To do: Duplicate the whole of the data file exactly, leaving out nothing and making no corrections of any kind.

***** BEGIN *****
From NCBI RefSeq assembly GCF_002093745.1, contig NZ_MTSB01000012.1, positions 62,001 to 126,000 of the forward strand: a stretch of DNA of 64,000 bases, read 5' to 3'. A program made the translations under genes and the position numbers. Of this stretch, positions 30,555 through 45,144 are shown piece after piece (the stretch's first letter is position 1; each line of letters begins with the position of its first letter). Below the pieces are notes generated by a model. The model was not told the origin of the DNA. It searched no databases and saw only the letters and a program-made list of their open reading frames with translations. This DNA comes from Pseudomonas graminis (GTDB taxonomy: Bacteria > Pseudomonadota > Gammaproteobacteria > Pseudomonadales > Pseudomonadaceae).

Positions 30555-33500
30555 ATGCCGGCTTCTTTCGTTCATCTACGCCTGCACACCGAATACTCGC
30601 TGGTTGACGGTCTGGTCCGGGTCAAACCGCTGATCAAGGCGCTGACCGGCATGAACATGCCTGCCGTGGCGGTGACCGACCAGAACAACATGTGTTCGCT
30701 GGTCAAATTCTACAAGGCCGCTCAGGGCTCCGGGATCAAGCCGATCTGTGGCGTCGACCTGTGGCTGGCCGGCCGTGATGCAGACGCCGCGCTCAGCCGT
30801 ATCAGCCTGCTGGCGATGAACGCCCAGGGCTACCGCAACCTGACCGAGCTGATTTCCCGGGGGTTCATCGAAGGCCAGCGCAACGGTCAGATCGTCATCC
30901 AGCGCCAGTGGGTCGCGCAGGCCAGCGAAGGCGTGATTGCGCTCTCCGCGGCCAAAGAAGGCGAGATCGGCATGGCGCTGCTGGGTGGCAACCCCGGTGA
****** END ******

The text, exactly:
From NCBI RefSeq assembly GCF_002093745.1, contig NZ_MTSB01000012.1, positions 62,001 to 126,000 of the forward strand: a stretch of DNA of 64,000 bases, read 5' to 3'. A program made the translations under genes and the position numbers. Of this stretch, positions 30,555 through 45,144 are shown piece after piece (the stretch's first letter is position 1; each line of letters begins with the position of its first letter). Below the pieces are notes generated by a model. The model was not told the origin of the DNA. It searched no databases and saw only the letters and a program-made list of their open reading frames with translations. This DNA comes from Pseudomonas graminis (GTDB taxonomy: Bacteria > Pseudomonadota > Gammaproteobacteria > Pseudomonadales > Pseudomonadaceae).

Positions 30555-33500
30555 ATGCCGGCTTCTTTCGTTCATCTACGCCTGCACACCGAATACTCGC
30601 TGGTTGACGGTCTGGTCCGGGTCAAACCGCTGATCAAGGCGCTGACCGGCATGAACATGCCTGCCGTGGCGGTGACCGACCAGAACAACATGTGTTCGCT
30701 GGTCAAATTCTACAAGGCCGCTCAGGGCTCCGGGATCAAGCCGATCTGTGGCGTCGACCTGTGGCTGGCCGGCCGTGATGCAGACGCCGCGCTCAGCCGT
30801 ATCAGCCTGCTGGCGATGAACGCCCAGGGCTACCGCAACCTGACCGAGCTGATTTCCCGGGGGTTCATCGAAGGCCAGCGCAACGGTCAGATCGTCATCC
30901 AGCGCCAGTGGGTCGCGCAGGCCAGCGAAGGCGTGATTGCGCTCTCCGCGGCCAAAGAAGGCGAGATCGGCATGGCGCTGCTGGGTGGCAACCCCGGTGA